Carolina Church Rolls
Last week the News Letter gave to its readers a table ranking the 50 religious bodies of North Carolina in the order of their membership.
This week we present a table based the 1916 Census of Religious Bodies in the United States, ranking the counties of North Carolina from high to low according to the ratios of church membership to total populations. A North Carolina Club study, published in the Community Service Week Bulletin, gives a similar table for 1906.
Gains and Losses
Putting side by side the figures of these two tables, it appears (1) that 48 counites made decided gains in church membership during the 10 years, that the gains in Richmond, Dare, Tyrrell, Jones, Buncombe, Caswell, and Polk were tremendous, that the ratios in Ashe and Alleghany were nearly doubled; (2) that 33 counties lost ground, the greatest losses being in Guilford, Transylvania, Yancey, and Burke, that 29 of these retrograding counties were in the lead in 1906; (3) that five counties stood still and marked time during this 10-year period—Northampton, Lincoln, Catawba, Jackson, and Wilson; (4) that Bertie, which headed the list in church membership in 1906 retained its lead in 1916 with a gain of one point, that Edgecombe which footed the list in 1906 was still at the bottom in 1916, with a gain of five points, 23 against 18 per cent, and (5) that the state as a whole moved up five points during the 10-year period—from 40 to 45 per cent.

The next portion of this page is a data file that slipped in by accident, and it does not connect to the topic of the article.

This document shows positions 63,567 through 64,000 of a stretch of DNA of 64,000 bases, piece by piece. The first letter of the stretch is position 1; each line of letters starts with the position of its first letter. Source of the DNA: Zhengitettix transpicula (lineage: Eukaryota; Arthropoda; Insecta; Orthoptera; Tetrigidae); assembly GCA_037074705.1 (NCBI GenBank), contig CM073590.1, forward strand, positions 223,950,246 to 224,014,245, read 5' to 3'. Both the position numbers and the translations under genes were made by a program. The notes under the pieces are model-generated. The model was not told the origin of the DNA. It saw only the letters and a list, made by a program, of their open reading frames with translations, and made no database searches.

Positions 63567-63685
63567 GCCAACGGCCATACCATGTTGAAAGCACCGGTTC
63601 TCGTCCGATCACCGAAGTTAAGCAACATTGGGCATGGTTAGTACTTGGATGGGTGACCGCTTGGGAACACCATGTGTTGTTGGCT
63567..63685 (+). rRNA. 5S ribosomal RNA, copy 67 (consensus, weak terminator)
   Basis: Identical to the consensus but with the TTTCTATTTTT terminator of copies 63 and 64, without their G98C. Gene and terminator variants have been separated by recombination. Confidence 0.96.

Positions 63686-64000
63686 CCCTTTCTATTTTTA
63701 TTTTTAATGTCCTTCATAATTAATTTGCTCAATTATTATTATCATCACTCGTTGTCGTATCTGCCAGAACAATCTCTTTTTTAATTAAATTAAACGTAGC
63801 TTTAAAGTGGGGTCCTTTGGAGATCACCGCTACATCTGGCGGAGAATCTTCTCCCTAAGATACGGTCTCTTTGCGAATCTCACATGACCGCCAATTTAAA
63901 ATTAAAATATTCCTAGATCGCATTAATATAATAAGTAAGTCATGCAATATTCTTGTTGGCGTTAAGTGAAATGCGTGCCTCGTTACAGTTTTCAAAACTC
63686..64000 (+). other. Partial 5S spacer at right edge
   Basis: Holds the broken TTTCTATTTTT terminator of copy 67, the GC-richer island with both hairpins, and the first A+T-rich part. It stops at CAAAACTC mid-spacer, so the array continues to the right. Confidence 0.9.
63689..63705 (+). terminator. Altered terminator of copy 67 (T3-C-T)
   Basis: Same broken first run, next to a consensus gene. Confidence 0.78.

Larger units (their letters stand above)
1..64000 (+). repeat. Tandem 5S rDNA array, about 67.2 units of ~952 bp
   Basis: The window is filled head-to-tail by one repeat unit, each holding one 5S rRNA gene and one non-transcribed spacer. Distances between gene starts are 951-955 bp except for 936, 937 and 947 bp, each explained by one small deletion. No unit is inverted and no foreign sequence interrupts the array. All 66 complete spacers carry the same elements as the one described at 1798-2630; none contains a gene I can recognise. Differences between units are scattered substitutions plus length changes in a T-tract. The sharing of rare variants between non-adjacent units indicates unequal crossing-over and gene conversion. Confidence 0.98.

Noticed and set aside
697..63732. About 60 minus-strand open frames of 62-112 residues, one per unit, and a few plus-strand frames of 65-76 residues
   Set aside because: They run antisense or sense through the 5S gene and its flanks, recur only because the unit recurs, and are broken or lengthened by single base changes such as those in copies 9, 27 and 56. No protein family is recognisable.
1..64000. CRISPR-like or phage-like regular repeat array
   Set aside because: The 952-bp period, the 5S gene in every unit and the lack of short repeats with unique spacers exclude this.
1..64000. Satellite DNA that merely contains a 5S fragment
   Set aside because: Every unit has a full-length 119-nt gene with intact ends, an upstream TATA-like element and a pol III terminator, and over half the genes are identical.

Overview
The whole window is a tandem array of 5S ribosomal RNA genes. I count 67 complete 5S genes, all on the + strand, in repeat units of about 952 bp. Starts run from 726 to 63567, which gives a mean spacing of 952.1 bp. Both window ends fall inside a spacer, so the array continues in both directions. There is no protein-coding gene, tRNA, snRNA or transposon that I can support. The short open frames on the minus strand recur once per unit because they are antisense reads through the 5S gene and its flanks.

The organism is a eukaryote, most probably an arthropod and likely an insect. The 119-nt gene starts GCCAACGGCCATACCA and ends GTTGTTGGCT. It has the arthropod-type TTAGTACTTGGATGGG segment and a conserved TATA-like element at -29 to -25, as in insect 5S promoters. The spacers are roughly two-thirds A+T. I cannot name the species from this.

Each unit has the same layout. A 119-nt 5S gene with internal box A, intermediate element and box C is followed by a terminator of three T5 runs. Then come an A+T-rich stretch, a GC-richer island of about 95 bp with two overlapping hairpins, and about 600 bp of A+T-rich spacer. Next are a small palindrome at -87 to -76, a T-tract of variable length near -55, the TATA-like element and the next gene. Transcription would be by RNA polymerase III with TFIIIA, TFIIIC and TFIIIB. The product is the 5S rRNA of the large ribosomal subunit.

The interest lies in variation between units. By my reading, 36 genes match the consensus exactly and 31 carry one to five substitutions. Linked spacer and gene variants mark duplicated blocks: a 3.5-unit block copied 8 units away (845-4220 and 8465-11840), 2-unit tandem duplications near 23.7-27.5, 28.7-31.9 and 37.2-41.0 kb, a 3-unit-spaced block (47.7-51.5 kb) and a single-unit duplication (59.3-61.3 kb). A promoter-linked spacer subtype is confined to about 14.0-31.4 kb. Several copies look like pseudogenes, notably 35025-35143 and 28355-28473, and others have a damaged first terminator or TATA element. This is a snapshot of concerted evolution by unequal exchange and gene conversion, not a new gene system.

Our Home Mission Job
The 1916 figures show that 1,260,000 people in North Carolina are outside the church; within the curtilage of the church, to be sure, but not on the church rolls. They are 55 per cent or more than half of our total population.
Counting out children less than 10 years of age, our non-communicants are nearly 650,000.
In two counties—Edgecombe and Wilson—more than three-fourths of the population is outside the church!
In eight counties more—Stokes, Jackson, Haywood, Swain, Rockingham, Martin, Johnston, and Pitt—more than two-thirds of all the people belong to the big church of All-Out-Doors.
In 17 counties more—Onslow, Madison, Graham, Alleghany, Nash, Burke, Yancey, Surry, McDowell, Beaufort, Wilkes, Cherokee, Lenoir, Harnett, Guilford, Columbus, and Brunswick—three-fifths or more of all the people are outside the church, any church of any name, sect, or sort.
In 37, or more than a third of all our counties, the lost sheep are from three-fourths to three-fifths of all the people! Here’s a home mission task of gigantic proportions. The foreign fields are more picturesque; but the home mission fields are white for the harvest.